Three Questions About Progressive Learning
What does progressive learning really mean? The reality is, there is no single answer because teaching and learning are not characterized as single events or individual things. Instead, let’s looks at the characteristics of a highly effective teaching environment. We spoke with the experts at Sequoyah School to get a better idea of this effective learning strategy.
1. What are the characteristics of a progressive school?
A truly progressive school is fascinated by big, meaningful questions – It’s all about how students think – rather than limiting curriculum to facts and skills, progressive classrooms engage students in meaningful dialog about important open ended questions.
At Sequoyah School, students in U.S History generate questions and facilitate their own mock trial which then reveals a tension between civil liberties and civil rights. This means framing the curriculum around big questions and providing time for students to read, write, discuss and create.
Students are compelled to action by real-world challenges. They work in teams to understand a local issue, meet community members, draft strategies to address the issue and learn practical skills in decision making. A progressive school creates opportunities to give students agency such as, through student government and independent study.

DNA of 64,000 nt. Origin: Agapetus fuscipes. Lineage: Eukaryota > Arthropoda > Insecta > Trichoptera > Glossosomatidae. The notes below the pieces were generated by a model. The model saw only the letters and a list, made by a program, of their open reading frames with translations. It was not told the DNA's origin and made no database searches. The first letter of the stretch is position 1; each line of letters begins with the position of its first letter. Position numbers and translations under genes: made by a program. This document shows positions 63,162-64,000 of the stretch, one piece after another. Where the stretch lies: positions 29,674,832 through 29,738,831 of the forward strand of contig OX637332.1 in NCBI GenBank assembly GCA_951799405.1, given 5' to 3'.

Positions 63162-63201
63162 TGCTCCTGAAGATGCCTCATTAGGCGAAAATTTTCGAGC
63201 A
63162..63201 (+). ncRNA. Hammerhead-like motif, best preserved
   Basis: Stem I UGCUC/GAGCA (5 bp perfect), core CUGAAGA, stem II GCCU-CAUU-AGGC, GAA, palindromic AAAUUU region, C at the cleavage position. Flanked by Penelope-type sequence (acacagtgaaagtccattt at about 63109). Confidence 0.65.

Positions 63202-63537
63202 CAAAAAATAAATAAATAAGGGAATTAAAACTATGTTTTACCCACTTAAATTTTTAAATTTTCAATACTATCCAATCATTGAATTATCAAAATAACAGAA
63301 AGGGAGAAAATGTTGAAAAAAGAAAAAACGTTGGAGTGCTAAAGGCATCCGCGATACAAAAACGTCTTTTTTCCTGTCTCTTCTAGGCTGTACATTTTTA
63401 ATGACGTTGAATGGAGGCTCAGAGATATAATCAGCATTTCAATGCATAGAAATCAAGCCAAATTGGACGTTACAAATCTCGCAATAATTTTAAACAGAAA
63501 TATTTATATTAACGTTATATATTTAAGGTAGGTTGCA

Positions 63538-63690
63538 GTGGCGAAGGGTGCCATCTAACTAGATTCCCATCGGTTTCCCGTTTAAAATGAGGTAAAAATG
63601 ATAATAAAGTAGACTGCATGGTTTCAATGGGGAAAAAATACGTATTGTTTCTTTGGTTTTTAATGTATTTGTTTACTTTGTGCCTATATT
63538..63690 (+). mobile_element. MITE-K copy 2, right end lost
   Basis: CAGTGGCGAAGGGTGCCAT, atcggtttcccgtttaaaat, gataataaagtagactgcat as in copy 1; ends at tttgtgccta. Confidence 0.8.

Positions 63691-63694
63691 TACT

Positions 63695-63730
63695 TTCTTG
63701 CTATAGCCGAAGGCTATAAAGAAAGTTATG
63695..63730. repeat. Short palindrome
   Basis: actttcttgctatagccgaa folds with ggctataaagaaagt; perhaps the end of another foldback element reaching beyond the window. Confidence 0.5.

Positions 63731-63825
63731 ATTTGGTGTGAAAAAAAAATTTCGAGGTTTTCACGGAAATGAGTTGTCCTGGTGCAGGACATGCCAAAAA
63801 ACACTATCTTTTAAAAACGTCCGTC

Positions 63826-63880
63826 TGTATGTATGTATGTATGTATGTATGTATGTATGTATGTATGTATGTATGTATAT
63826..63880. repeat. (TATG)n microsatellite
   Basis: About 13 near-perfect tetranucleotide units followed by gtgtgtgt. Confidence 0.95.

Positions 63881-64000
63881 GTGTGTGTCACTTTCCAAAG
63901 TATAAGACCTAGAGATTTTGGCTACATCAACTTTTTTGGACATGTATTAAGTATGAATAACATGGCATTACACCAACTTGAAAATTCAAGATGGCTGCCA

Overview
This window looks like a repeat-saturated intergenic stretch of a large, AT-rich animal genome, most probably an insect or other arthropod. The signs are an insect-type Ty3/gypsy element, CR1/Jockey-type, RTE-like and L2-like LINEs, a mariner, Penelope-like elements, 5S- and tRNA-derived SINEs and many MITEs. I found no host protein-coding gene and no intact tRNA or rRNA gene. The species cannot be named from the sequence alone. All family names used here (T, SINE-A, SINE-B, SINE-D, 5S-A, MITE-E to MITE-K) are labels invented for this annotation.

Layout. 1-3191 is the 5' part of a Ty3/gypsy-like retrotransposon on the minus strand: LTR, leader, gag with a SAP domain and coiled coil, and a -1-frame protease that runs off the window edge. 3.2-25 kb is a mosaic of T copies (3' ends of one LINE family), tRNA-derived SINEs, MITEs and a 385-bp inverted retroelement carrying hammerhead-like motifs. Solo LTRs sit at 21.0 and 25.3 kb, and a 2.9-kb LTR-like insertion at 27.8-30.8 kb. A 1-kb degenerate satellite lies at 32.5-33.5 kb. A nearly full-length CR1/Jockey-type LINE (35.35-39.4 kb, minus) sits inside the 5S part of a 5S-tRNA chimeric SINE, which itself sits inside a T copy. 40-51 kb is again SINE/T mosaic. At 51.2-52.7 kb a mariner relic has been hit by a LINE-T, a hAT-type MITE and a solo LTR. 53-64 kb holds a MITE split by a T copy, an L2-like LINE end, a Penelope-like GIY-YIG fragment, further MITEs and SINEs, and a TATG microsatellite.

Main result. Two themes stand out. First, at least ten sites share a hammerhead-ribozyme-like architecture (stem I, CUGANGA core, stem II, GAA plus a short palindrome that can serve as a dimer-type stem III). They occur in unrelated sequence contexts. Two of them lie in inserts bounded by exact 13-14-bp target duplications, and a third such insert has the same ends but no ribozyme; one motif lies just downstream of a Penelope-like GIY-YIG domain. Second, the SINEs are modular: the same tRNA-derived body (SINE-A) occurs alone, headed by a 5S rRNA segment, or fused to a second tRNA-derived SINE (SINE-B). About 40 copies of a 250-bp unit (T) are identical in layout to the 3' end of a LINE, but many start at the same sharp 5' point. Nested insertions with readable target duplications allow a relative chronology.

2. How can I tell if I am in a truly progressive school rather than one that just calls itself progressive?
Learning is often motivated by choice and discovery. Students do better work when they have choices about how to investigate and represent complex ideas. In math, rather than just teaching an algebraic equation, students discover the equation through building a physical model.
Deep, complex thinking need not be confined to the dimensions of a paper test, but can be experienced through engaging simulations, such as the trial of Galileo in which students take on specific roles, do research and come prepared to relive a turning point in history
3. How does a progressive education stack up against a traditional school?
Often times rigor is measured by the number of AP classes or tests a student takes, however, this doesn’t necessarily translate to future success.
The real test of rigor is the type of thinking that is expected of students and the independence with which students ask and explore important questions. This means going beyond simple recall of facts and procedures, and asking students to successfully apply and synthesize ideas. Most importantly it prepares young people for a life of inquiry and creativity.
The Sequoyah School is located at 535 South Pasadena Avenue, Pasadena. Call (626) 795 4351 or visit www.sequoyahschool.org for more information.